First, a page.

Polemi is also known for its naturally occurring red tulips that flower in the fields around the village in springtime. An annual tulip festival is celebrated to mark this phenomenon.

http://dim-polemi-paf.schools.ac.cy/

http://gym-polemi-paf.schools.ac.cy/

http://www.polemi.org/

https://maps.google.co.uk/maps?q=polemi+cyprus&ie=UTF-8&hq=&hnear=0x14e70dc3fa38100f:0x99721330e0132add,Polemi,+Cyprus&gl=uk&ei=I9-wUuzGCqjC7AaH6oHABw&ved=0CJ8BELYD

Sack of Constantinople (1204)

The siege and sack of Constantinople occurred in April 1204 and marked the culmination of the Fourth Crusade. Crusader armies captured, looted, and destroyed parts of Constantinople, the capital of the Byzantine Empire. After the capture of the city, the Latin Empire (known to the Byzantines as the Frankokratia or the Latin Occupation) was established and Baldwin of Flanders was crowned Emperor Baldwin I of Constantinople in the Hagia Sophia.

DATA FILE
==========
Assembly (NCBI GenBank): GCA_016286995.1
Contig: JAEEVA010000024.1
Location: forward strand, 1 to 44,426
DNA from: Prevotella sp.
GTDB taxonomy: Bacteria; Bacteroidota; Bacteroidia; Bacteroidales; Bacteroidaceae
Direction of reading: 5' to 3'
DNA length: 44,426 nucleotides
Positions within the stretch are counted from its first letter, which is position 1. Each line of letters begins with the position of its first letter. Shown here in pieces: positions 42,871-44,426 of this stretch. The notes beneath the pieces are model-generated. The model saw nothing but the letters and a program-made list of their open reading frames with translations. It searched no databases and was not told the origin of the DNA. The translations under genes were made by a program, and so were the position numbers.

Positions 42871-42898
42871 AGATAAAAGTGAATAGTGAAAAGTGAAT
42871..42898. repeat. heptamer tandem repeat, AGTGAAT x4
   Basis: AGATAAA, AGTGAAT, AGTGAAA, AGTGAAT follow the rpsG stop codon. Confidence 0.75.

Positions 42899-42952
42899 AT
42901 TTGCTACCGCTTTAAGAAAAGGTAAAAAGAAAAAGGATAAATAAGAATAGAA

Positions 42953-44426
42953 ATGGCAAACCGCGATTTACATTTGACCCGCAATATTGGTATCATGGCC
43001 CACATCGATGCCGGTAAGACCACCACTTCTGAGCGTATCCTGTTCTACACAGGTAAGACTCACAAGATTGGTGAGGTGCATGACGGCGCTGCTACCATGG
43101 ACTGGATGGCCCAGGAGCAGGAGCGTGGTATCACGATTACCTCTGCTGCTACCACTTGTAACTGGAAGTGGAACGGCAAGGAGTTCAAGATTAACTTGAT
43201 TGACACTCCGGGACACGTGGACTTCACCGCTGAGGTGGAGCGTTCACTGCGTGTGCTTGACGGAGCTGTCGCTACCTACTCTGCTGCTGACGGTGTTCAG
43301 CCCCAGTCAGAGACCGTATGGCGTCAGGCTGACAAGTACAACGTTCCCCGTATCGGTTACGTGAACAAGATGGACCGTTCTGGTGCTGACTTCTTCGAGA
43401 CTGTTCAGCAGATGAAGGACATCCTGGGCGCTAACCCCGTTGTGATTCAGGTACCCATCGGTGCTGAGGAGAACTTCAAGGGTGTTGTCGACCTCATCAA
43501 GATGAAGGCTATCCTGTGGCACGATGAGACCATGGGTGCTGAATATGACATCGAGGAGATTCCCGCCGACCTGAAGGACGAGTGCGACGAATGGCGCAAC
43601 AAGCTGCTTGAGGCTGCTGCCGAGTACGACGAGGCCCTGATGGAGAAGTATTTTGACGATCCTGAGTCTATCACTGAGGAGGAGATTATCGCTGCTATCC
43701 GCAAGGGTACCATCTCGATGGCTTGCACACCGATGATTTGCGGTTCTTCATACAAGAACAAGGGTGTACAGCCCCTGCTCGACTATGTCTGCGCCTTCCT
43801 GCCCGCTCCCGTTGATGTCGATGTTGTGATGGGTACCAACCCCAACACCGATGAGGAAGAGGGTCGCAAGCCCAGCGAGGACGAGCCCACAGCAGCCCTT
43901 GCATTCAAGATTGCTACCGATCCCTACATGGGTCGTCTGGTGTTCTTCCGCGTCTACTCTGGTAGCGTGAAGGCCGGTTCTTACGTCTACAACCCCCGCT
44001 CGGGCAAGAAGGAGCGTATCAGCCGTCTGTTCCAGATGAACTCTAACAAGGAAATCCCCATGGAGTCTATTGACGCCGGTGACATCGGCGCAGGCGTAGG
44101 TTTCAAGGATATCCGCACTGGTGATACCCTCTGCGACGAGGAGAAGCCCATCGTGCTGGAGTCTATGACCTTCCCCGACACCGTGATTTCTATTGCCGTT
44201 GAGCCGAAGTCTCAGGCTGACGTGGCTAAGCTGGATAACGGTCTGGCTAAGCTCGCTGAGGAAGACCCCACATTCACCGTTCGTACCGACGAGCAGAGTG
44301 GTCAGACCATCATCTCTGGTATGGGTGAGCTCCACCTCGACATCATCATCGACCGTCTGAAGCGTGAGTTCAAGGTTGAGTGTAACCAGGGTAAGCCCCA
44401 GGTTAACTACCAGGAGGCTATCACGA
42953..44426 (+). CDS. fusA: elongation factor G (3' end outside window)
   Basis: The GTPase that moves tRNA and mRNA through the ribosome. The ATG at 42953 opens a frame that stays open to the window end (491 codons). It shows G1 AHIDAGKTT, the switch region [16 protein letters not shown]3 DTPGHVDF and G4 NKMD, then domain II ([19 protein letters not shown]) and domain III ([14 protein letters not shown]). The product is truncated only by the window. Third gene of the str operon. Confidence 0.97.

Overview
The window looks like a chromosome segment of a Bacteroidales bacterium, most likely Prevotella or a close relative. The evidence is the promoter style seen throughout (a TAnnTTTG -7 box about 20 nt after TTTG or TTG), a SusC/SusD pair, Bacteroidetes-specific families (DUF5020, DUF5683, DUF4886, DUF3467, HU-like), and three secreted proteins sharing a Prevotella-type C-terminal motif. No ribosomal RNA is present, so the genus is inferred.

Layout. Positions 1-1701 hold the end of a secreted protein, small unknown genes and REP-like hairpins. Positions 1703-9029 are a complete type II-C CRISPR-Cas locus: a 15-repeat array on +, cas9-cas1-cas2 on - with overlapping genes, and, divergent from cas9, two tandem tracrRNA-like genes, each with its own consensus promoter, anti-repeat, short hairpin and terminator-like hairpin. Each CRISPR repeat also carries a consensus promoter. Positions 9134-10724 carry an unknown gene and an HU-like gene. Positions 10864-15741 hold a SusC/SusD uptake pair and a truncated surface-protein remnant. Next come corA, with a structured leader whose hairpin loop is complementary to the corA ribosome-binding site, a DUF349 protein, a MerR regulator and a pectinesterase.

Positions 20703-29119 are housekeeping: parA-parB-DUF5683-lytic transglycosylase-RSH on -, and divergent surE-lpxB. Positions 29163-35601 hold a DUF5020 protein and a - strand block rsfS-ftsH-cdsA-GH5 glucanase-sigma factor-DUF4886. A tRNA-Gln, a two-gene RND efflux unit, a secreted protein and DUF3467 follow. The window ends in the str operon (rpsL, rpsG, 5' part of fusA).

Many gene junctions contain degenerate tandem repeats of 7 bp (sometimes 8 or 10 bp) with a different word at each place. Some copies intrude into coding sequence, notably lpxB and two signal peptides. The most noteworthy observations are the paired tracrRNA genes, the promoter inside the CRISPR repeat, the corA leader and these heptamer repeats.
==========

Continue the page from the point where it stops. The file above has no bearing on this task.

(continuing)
After the city's sacking, most of the Byzantine Empire's territories were divided up among the Crusaders. Byzantine aristocrats also established a number of small independent splinter states, one of them being the Empire of Nicaea, which would eventually recapture Constantinople in 1261 and proclaim the reinstatement of the Empire. However, the restored Empire never managed to reclaim its former territorial or economic strength, and eventually fell to the rising Ottoman Sultanate in the 1453 Siege of Constantinople.